Date of Award
Open Access Thesis
Master of Arts in Education (MAE)
Special education services may involve a variety of placement options for students with identified educational disabilities. Settings vary based on the extent to which students with disabilities receive their education alongside general education peers. Federal law mandates that students with disabilities experience access to general education peers and curricula to the greatest extent possible. Also, research supports the benefits of general education placement for students with a variety of disabilities. This study examines the inclusion courses at a school in suburban Minneapolis, developed to provide a general education experience for students with special needs. Specifically, it examines the practices teachers utilize as a general educator and a special educator work collaboratively with a group of diverse students. Through open-ended interviewing, six educators involved in co-teaching (three general educators and three special educators) shared their perspectives on their inclusion courses, including ideas for improving current strategies and techniques. Numerous themes emerged concerning daily experiences in co-taught, inclusive classes. The results include ten action steps that could be implemented in order to mitigate negative aspects of present practices. Findings also include perspectives on the overall functions of special education for students with exceptional needs, and ways in which inclusive settings may support the achievement of these academic, social and practical purposes.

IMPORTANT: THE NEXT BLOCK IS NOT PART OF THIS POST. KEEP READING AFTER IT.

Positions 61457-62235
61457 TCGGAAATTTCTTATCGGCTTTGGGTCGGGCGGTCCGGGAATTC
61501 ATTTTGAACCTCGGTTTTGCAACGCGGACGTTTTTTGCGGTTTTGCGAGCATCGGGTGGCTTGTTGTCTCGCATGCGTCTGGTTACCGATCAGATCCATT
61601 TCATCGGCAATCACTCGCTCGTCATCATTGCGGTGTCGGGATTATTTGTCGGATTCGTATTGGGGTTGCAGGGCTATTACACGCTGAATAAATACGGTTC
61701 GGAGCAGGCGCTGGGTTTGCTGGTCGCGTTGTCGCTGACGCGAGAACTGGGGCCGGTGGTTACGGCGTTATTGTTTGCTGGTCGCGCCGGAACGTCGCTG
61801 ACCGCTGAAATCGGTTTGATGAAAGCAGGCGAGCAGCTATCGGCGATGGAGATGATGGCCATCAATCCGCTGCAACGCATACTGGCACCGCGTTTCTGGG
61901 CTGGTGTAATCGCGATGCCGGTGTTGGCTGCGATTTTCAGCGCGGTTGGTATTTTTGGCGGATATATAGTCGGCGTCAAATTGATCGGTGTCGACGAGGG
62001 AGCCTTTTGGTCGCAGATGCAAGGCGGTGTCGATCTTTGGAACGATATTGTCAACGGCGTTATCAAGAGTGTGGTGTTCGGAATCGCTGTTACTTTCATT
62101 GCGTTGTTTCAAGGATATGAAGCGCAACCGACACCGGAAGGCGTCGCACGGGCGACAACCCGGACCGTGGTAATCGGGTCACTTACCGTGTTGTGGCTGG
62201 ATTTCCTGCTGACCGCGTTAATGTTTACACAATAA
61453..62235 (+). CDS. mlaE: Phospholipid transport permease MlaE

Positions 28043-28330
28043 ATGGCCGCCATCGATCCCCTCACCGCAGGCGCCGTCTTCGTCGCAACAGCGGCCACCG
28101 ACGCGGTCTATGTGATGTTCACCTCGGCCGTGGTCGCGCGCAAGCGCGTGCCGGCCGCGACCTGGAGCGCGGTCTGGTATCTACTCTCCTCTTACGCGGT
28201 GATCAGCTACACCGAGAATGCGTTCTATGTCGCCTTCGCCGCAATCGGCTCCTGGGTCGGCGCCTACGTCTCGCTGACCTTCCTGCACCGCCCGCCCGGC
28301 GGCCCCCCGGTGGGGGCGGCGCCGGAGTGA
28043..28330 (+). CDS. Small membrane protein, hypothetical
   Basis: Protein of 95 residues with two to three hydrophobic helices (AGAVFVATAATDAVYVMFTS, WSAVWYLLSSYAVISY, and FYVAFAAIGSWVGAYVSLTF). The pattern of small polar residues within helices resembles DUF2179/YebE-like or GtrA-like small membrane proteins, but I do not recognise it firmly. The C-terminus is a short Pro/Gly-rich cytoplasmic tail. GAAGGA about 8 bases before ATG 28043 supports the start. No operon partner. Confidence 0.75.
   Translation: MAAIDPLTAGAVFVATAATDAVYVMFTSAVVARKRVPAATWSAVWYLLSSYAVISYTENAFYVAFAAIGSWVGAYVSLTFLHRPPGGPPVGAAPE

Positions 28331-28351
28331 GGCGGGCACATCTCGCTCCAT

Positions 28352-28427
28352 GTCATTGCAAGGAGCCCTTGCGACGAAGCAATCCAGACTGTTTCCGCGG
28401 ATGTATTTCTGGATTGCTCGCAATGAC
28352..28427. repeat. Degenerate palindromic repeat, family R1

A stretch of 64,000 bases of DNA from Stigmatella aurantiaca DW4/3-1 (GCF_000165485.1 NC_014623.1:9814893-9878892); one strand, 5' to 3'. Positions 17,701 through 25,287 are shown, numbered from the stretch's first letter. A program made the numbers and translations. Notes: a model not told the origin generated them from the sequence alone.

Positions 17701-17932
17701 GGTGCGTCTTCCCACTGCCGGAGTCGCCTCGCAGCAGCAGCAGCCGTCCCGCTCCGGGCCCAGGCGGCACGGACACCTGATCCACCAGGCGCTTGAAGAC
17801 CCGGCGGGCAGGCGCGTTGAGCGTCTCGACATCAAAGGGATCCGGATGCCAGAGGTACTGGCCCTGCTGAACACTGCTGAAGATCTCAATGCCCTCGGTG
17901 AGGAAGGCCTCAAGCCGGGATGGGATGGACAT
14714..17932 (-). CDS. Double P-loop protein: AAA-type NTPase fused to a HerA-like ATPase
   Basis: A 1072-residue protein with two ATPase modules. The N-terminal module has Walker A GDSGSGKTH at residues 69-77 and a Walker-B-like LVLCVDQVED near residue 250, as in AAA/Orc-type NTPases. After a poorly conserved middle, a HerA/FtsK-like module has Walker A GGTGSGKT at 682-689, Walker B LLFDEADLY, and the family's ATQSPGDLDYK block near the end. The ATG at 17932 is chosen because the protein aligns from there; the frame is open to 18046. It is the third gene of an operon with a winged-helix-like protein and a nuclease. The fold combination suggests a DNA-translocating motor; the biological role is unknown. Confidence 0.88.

Jorgensen, Rachel, "Effective Co-Teaching Practices in Inclusive Settings" (2006). Theses and Graduate Projects. 554.